FJA 1933

FJA 1933 applies to the enforcement of monetary judgments in civil and criminal proceedings, for sums of money as compensation or damages, to the exclusion of sums payable in respect of taxes, fines and other penalties. It does cover interim payments, in addition to final and conclusive judgments. FJA 1933 also makes provision for the enforcement of arbitral awards that have become enforceable in the same manner as judgments in the place where they were made.


Common law regime

At common law, the judgment must be for a specific sum of money to be enforceable in the UK. It also must be final and binding in the jurisdiction where it was rendered. Interim awards and injunctive relief are not enforceable at common law. 

Competent courts

Must cases seeking enforcement of foreign judgments be brought in a particular court?

Proceedings seeking recognition and enforcement of foreign judgments should be brought before the High Court in England and Wales, the Court of Session in Scotland or the High Court of Northern Ireland, depending on the jurisdiction in which the judgment is sought to be enforced.

Separation of recognition and enforcement

To what extent is the process for obtaining judicial recognition of a foreign judgment separate from the process for enforcement?

Recognition and enforcement are separate processes in the UK. Because a foreign judgment has no direct effect in the UK, it cannot be enforced until it is recognised in the UK. Once the foreign judgment has been recognised, it can be enforced just as any English judgment. Recognition of the foreign judgment gives the judgment creditor access to the full spectrum of coercive measures available in the English legal system.

Enforcement and pitfalls

Enforcement process

Once a foreign judgment is recognised, what is the process for enforcing it in your jurisdiction?

Once a foreign judgment is recognised in England, it can be enforced in the same way as an English judgment. Recognition gives the judgment creditor access to the full range of compulsive mechanisms available in the English legal system. These methods include: disclosure orders compelling the judgment debtor or its banks to disclosure information about the judgment debtor’s financial affairs; ‘gagging’ orders restraining the banks from divulging information about the enforcement measures to the judgment debtor; worldwide freezing orders; charging orders against bank accounts, immovable and movable property; and third-party debt (garnishment) orders requiring third parties to pay to the judgment creditor the sums that they owe to the judgment debtor. These enforcement methods are not limited to the territory of the UK and can be extraterritorial. Famous examples of deployment of English enforcement measures include JSC BTA Bank v Ablyazov and JSC Mezhdunarodniy Promyshlenniy Bank and State Corporation “Deposit Insurance Agency” v Pugachev in which extraterritorial disclosure orders (in combination with contempt orders and gagging orders), search orders, worldwide freezing orders, charging orders over assets and orders to sell assets were used.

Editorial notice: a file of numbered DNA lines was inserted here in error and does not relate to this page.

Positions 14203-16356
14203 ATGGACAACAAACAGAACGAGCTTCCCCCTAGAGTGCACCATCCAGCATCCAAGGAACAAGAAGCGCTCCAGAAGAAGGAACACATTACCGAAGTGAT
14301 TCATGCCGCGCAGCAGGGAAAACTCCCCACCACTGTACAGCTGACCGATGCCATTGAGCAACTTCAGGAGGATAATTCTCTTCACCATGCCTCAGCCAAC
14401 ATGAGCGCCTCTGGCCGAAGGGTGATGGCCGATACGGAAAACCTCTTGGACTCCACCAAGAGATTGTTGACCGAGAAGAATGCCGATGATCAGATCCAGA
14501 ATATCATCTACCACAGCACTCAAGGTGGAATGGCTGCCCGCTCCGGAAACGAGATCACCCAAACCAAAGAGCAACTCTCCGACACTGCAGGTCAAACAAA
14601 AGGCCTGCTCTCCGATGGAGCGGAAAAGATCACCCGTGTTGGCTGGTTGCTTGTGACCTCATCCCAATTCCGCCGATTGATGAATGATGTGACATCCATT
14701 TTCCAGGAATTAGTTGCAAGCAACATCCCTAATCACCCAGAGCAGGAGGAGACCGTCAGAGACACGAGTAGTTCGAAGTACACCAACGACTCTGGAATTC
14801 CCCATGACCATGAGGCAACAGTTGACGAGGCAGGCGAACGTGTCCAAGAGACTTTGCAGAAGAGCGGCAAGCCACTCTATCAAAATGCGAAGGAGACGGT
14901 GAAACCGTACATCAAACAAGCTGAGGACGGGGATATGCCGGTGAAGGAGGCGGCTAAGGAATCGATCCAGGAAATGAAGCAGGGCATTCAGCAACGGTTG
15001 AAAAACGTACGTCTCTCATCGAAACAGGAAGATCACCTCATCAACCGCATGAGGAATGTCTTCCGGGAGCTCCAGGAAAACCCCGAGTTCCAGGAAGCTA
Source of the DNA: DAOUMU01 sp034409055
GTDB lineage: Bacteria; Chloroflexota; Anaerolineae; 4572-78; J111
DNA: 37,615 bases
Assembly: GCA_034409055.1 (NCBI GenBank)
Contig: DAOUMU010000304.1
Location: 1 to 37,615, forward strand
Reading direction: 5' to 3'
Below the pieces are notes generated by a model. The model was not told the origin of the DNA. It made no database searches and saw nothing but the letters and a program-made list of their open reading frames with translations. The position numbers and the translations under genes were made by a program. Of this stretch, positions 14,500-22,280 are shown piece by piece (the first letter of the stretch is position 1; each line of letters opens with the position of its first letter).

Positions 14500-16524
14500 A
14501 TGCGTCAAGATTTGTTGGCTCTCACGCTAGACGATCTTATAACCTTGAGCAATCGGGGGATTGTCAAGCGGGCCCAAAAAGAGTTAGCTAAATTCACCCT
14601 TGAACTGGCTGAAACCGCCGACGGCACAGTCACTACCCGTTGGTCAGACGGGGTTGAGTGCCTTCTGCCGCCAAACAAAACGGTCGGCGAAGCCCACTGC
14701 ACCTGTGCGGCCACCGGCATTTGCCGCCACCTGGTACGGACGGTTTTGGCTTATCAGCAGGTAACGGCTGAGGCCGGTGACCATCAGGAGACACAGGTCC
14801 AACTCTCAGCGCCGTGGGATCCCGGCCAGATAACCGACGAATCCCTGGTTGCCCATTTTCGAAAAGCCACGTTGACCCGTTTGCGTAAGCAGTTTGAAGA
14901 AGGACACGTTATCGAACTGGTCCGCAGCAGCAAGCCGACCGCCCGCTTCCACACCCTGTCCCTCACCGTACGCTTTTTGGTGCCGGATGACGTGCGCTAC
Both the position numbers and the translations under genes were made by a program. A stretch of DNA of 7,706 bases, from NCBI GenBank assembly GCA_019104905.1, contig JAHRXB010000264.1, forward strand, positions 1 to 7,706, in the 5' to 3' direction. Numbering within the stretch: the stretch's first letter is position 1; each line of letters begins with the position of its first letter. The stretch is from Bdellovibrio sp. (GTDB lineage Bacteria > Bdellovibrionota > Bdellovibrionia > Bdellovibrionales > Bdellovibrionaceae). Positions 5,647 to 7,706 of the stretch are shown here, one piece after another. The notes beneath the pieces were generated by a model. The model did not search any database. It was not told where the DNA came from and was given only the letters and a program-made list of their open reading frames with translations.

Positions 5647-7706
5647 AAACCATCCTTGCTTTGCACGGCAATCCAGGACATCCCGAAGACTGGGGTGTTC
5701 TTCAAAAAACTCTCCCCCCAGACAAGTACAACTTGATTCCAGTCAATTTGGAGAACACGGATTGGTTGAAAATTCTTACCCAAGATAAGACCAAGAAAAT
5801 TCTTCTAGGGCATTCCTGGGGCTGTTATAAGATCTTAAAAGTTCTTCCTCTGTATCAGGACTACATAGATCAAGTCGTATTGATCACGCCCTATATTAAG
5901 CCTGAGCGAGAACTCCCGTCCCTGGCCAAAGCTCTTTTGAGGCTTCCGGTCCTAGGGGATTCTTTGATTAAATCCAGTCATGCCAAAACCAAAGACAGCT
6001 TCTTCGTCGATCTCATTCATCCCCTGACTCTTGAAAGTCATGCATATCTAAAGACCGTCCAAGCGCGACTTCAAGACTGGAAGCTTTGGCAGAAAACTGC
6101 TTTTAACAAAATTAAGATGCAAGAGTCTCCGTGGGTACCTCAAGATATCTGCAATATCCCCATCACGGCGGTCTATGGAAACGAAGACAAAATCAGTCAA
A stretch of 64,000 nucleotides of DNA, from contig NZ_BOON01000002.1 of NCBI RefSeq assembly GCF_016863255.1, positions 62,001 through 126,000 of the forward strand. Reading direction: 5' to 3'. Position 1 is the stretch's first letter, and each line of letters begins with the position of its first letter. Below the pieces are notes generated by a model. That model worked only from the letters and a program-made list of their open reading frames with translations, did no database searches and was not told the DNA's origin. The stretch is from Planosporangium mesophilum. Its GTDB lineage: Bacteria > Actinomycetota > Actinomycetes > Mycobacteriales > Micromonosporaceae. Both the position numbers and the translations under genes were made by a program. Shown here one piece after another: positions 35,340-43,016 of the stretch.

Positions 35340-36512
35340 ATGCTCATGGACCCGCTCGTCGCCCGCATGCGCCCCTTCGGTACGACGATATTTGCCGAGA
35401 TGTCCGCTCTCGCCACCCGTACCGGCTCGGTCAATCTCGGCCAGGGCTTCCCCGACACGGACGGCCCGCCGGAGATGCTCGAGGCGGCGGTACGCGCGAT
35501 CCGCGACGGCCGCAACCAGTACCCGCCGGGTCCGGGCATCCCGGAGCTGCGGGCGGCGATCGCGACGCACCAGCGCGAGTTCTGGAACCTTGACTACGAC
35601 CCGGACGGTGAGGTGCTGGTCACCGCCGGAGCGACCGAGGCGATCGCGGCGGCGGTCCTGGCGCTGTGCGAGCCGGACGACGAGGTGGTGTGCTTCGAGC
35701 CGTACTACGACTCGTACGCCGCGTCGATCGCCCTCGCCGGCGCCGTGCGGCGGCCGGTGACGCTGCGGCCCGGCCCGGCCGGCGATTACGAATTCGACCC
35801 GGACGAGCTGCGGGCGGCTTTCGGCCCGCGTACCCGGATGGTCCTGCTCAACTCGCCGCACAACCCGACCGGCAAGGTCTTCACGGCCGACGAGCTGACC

What are the most common pitfalls in seeking recognition or enforcement of a foreign judgment in your jurisdiction?

Foreign litigants aiming to recognise and enforce foreign judgments in England should ensure compliance with due process or natural justice in the foreign proceedings, which fundamentally requires proper service on the defendant and opportunity to be heard. Caution should be exercised with accelerating or taking shortcuts in the foreign proceedings. Foreign litigants should amass proof of compliance with due process or natural justice for use in the English recognition and enforcement proceedings, which will be particularly useful in case of default judgments.

Foreign litigants should also bear in mind that only compensatory as opposed to punitive parts of foreign judgments are enforceable in England. Accordingly, they should either aim at a foreign judgment that only grants compensatory relief or avoid ambiguity between the parts of the judgment that grant compensatory and non-compensatory relief, to enable severability and enforceability of the compensatory part of the judgment in England.